To design and build your product, you need to know how to identify key assumptions and test to validate or invalidate them. By this point, you have made a lot of assumptions in developing our business. Remember, by this time, in real life with the business that you’re working on, you should know if it’s viable, profitable, sustainable, and even scalable; before you get to this point, you are almost ready to build something and spend some money.
Identify Critical Assumptions
Here are some of the assumptions that you want to validate;
1| Gross margins
Are your gross margins accurate? Is there a way to test that because our financials are based on that?
2| Personas top priorities
You have made a bunch of assumptions on what your persona’s top priorities and pain points are?
3|Is your value proposition attractive to our end users?
4| Is their interest by lighthouse users and linchpin customers?
5| Your customer decision-making unit and decision-making process.
6| key resources and partners and relationships, we need to deliver our product.
There are a number of things that you want to check on before you actually spend the money to build.
Test Critical Assumptions
How do we test these critical assumptions?
1| Gross Margin (Cost of production)
-Send a Request For Quotation (RFQ)
Well, if you’re trying to test your gross margin, send out a request for a quote. You can do requests for quotes pretty quickly. Go to those that do manufacturing and production if you’re going to do a product, and actually do a request for quotes to see what the real prices are.
2| Persona’s top priorities
If you’re looking at your persona, your end-users top priorities, their pain points, go to them, approach them with where you’re at. Now, remember, you’ve gone through these different stages of doing interviews all the way back and primary market research, but you didn’t tell them what your solution was. When you did your high-level product specification, and you went back to them and shared it with them, you’ve come a long way since then.
Now you have all your details worked out, go back to your persona and to your other end users in that pool, and ask them, show them what you have now, see if they’re interested.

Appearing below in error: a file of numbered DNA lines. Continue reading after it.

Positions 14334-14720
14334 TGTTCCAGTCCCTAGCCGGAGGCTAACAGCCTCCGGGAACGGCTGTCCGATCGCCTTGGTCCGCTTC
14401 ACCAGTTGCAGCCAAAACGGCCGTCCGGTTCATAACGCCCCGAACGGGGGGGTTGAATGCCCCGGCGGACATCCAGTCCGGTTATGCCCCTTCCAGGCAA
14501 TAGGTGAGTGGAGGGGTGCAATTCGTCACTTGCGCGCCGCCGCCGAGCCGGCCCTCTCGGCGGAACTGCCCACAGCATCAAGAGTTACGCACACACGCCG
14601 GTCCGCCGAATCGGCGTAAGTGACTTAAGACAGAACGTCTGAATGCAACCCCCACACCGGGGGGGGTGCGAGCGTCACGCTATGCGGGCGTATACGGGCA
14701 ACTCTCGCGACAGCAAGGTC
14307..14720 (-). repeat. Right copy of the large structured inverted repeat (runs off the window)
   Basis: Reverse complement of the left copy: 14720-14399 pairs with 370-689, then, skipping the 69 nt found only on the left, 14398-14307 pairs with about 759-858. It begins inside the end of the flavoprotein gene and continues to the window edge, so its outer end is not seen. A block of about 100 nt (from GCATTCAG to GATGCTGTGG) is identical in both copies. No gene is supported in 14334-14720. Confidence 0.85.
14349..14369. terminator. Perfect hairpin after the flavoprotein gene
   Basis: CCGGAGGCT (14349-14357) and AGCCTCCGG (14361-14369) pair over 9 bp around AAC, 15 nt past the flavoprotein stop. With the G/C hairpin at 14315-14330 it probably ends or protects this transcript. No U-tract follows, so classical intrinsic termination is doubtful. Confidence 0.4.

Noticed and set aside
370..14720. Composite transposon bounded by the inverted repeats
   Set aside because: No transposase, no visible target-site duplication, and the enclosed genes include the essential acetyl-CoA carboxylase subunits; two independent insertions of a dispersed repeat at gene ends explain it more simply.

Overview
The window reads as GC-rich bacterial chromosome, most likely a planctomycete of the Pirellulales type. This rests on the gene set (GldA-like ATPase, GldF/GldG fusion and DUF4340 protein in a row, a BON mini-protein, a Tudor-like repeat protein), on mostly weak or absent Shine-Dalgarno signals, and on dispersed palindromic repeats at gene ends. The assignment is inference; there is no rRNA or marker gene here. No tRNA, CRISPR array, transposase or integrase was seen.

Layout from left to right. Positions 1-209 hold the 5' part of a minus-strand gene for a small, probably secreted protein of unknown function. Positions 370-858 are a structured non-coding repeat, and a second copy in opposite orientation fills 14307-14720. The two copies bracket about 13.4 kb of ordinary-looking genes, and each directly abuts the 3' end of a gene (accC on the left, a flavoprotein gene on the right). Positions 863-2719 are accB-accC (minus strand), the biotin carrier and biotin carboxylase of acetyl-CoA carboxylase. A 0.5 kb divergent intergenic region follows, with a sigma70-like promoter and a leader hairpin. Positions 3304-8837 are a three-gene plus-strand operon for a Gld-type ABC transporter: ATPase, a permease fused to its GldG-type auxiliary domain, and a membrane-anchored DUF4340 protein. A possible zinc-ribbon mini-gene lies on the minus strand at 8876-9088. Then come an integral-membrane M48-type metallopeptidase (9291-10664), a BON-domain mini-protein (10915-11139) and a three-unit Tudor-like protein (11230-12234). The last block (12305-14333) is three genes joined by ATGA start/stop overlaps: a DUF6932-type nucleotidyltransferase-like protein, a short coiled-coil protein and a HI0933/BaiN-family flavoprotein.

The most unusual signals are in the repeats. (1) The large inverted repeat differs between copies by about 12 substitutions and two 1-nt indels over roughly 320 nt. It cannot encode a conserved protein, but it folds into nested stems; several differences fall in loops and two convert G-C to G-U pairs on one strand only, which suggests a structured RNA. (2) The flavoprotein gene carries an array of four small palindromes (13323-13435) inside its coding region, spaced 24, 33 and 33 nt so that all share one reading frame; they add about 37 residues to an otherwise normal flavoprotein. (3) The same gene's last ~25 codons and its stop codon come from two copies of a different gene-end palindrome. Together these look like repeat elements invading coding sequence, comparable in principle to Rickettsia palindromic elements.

3| Value proposition – share desire to purchase
Show them your value proposition. Do they have a desire at that point to purchase? Are they moved by the value proposition? Do they relate to your problem statement? Are they interested in your ideal solution?
4| Lighthouse, Linchpin customer intent to pay
With your lighthouse and lynchpin customers, can you move them along the road towards buying or prepaying? From all the way from a pilot where they’ll let you bring it in, show it to them, or they’ll run a pilot, a letter of intent to purchase, a deposit to purchase or even prepay. These are all different stages of showing the level of intent of your lighthouse users and your linchpin customers to actually purchase your product.
5| Decision-making unit/Decision-making process
Another thing in testing critical assumptions is your decision-making unit. Your decision-making process is actually walked through the actual purchase with your end-user customer. They may not end up purchasing it, but at least now you have all the details to accurately walk through that process because now you’re almost ready to build. A lot of these things can help you.
6| Key resources and partners
With the key resources and partners, will they show the letter of intent to commit? What level of commitment will they show you towards purchasing or becoming involved with you or helping you to build your product if they’re key partners and relationships? You want to test as many assumptions as you can.
Which Assumptions to Test First
When it comes to these assumptions, which ones do you test first?
Longest lead time
Well, the ones that are the riskiest are the ones that have the longest lead time. If you’re going to do production, for example, and you’ve got a long lead time on production that could severely impact everything else in the organization. Remember, time is money. The longer the lead time, the longer the runway for cash flow and survivability, at times the decision-making process of your customer may take 6 to 12 months to close a deal. That is very important information to understand.
Costliest if invalidated
And lastly, what’s the costliest issue in your assumption if it is invalidated? What is going to cost the most?
These are big areas to test; riskiest, longest lead time and costly as if it’s invalidated. How to identify key assumptions involves picking your first one, pick the high-thought hypothesis you want to test, and then conduct an activity to validate or invalidate that assumption.
Find below an example of Bentrix a company that wanted to venture into either skiing/snowboarding and camping/hiking and tested assumptions about skiing and camping gear rentals and online service delivery to enable them to validate or invalidate their assumptions.
The two lessons were that the website better be detailed and user friendly and the minimum viable business product they should start with was skiing and snowboarding and then add on camping and hiking later. Some great assumptions that they learned that would significantly impact the launch, the minimum viable business product, and actually their budget, capital expenditures. Now they needed more sizes and a greater variety and focusing on people that traveled six times or more. These were some great assumptions to test and validate right before they built their product.
When you want to understand how to identify key assumptions, you need to look at the desirability, viability, feasibility, and adaptability of the assumptions. What you think is the top need for the customer may be invalidated by the customer feedback. This feedback is key in helping you to design and build your minimum viable product.